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Spong, G. and L. Hellborg. 2002. A near-extinction event in lynx: do microsatellite data tell the tale? Conservation Ecology 6(1): 15. [online] URL: http://www.consecol.org/vol6/iss1/art15/
Insight A Near-extinction Event in Lynx: Do Microsatellite Data Tell the Tale? Goran Spong and Linda Hellborg
Evolutionary Biology Centre, Uppsala University
Fluctuations in population size can have a profound impact on effective population size and the maintenance of genetic variation within a population. A number of tests based on microsatellite data have been developed for the detection of bottleneck events in a population's past. In this paper, we search for signs of a bottleneck in microsatellite data on the Scandinavian lynx (Lynx lynx) population. This population was hunted to the brink of extinction, with fewer than 100 animals (one estimate was as low as 30 individuals) remaining in the late 1920s. Protection allowed recovery of the population, which currently numbers about 2000 adults. Despite this pronounced demographic bottleneck (more than 95% of the population was killed), we could find no conclusive genetic evidence of a bottleneck using four of the recently developed tests for detecting such events.
KEY WORDS: bottleneck, conservation, extinction, genetic testing, lynx, microsatellite data, population history, Scandinavia.
Published: June 27, 2002
A number of statistical methods now make it possible to investigate a population's history without the need for information on past population sizes (e.g., Kimmel et al. 1998; Luikart et al. 1998a, 1998b; Reich et al. 1999; Spencer et al. 2000). These tests typically quantify deviations from expected patterns in allele sizes, allele numbers, heterozygosity levels, or allele distributions, often using microsatellite data. These methods hold promise because information about a population's past history is often useful when predicting future population dynamics and extinction risks resulting from demographic or genetic processes.
Two commonly cited examples of bottlenecked populations are the lions (Panthera leo) of the Ngorongoro crater in Tanzania (see Packer et al. 1991) and the northern elephant seals (Mirounga augustirostrus) on the west coast of North America (see Hedrick 1995, Hoelzel 1999). In Ngorongoro, only seven females and eight males founded the current population. Consequently, these crater lions have significantly lower genetic variation than the large population in nearby Serengeti, and the males exhibit a high proportion of abnormal sperm, presumably due to inbreeding effects (Packer et al. 1991). North American elephant seals are thought to have gone through a bottleneck of 10–20 individuals and also show low genetic variation (Hedrick 1995, Hoelzel 1999). Both populations have recovered and are currently protected, but their low genetic variation may, for example, result in inbreeding depression (e.g., Barone et al. 1994, Frankham 1995) or make them more sensitive to pathogens (e.g., O'Brien 1994). The crater lion population reached 124 individuals in the early 1980s, but has been in constant decline since then and now numbers only 54 lions (with a mere 11 adults). The cause or causes of the decline are not known, but disease is the alleged culprit in several cases (C. Packer, personal communication).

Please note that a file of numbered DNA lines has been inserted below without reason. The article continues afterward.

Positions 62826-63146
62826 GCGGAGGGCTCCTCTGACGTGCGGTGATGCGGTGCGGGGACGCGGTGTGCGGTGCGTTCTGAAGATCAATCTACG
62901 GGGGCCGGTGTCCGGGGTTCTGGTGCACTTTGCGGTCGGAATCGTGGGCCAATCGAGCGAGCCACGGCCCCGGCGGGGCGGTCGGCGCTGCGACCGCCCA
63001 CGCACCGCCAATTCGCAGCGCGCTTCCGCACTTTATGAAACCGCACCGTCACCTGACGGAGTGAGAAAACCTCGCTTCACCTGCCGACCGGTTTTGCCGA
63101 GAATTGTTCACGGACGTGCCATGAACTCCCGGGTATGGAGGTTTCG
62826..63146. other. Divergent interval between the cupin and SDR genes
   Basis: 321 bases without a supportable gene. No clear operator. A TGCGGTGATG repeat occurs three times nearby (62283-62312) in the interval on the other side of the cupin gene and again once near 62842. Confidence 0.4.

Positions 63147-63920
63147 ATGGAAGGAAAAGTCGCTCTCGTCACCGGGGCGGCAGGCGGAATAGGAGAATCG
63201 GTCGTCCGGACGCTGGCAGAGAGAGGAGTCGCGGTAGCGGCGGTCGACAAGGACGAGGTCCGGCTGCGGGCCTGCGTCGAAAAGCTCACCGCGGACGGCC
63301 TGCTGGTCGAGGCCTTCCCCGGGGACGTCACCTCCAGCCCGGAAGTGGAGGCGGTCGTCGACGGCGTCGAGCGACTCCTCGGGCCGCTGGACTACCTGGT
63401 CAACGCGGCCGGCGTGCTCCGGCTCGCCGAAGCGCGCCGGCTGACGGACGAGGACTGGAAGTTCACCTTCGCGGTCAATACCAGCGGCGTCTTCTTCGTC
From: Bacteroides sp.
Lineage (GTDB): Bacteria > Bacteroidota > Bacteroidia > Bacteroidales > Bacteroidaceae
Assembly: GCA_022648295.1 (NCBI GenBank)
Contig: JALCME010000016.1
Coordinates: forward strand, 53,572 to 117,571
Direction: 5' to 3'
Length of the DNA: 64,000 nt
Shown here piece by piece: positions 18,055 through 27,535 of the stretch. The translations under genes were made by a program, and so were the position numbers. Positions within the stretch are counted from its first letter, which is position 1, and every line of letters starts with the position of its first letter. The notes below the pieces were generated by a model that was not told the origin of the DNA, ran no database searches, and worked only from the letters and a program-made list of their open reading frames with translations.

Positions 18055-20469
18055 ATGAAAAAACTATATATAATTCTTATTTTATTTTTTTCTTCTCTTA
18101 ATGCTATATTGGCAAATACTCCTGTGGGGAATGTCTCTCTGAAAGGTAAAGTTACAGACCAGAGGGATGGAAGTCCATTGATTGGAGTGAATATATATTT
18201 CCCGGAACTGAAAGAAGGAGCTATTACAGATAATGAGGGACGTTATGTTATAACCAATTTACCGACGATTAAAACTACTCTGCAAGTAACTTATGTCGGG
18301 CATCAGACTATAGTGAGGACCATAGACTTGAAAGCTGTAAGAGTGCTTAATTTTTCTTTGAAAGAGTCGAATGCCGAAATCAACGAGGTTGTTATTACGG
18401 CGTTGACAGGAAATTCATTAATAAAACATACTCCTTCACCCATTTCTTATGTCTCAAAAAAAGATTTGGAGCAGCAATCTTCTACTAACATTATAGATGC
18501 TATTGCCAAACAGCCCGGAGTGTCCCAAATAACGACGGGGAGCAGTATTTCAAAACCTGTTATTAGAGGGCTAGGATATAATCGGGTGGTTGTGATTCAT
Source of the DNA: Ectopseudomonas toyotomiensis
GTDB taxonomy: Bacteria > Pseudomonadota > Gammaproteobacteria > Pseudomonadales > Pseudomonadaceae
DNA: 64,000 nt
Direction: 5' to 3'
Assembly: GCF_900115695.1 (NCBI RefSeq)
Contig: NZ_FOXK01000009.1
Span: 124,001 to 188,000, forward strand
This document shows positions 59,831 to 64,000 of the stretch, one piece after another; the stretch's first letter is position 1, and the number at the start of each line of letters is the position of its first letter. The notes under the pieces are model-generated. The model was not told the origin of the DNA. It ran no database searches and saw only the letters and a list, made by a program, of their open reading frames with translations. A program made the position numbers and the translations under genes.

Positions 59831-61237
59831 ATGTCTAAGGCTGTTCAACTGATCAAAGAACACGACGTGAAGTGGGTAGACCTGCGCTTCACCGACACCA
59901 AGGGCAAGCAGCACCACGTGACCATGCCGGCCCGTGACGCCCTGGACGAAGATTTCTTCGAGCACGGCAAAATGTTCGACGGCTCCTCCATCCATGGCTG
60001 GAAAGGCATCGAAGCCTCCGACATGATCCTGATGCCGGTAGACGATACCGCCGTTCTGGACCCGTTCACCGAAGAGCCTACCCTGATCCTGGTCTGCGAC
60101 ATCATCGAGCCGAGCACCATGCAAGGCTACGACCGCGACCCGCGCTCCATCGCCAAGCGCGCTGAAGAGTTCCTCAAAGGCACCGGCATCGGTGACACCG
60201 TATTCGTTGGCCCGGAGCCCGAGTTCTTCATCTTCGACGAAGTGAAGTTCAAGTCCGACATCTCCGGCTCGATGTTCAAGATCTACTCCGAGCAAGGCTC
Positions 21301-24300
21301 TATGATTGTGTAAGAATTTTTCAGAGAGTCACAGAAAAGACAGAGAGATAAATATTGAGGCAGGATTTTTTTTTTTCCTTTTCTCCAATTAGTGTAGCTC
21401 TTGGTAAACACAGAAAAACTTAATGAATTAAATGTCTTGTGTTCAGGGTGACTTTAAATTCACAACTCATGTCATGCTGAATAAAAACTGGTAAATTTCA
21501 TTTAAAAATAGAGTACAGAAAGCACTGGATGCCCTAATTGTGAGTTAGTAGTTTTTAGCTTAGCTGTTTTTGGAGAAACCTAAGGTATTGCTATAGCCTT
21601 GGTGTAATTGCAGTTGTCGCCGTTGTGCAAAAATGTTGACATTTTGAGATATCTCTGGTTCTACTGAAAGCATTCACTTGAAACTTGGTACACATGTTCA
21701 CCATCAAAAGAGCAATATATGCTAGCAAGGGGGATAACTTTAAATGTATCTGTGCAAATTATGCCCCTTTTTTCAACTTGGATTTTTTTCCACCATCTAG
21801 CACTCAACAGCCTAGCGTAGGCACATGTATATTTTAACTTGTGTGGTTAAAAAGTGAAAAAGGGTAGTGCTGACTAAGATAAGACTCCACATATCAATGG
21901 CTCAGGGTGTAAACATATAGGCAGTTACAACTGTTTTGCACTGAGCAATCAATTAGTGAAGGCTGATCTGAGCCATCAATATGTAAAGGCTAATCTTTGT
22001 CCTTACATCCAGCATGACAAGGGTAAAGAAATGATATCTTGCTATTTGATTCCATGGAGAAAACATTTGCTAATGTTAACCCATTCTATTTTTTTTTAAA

Lynx (Lynx lynx) are medium-sized, solitary felids with a holarctic distribution. Lynx recolonized the Scandinavian Peninsula after the last ice age and were probably abundant until the beginning of the 19th century, when a significant population decline began after the introduction of efficient firearms (see Fig. 1). Extensive winter surveys showed that the total number of animals in Scandinavia at the end of the 1920s was fewer than 100 (adults and dependent offspring), and a reasonable estimate indicated about 30 individuals (Lönnberg 1930). Despite the great economic value of lynx pelts, no lynx were trapped or shot during the 1920s; this suggests that the population at the time was very small and supports the lower estimate. Today the population numbers about 2000 and has most likely been isolated since the recovery, with no gene flow from the neighboring Finnish population (see the Results and Discussion sections and Hellborg et al. 2002). The Scandinavian lynx population thus presents a good opportunity to test for signs of a bottleneck in genetic data.
Tissue samples from 89 Swedish and 107 Norwegian lynx were collected from animals legally shot between the years 1993 and 1998. These samples consisted of muscle or tissues from internal organs stored in ethanol or frozen at -20ºC. Extractions followed a standard phenol/chloroform protocol (Sambrook et al. 1989).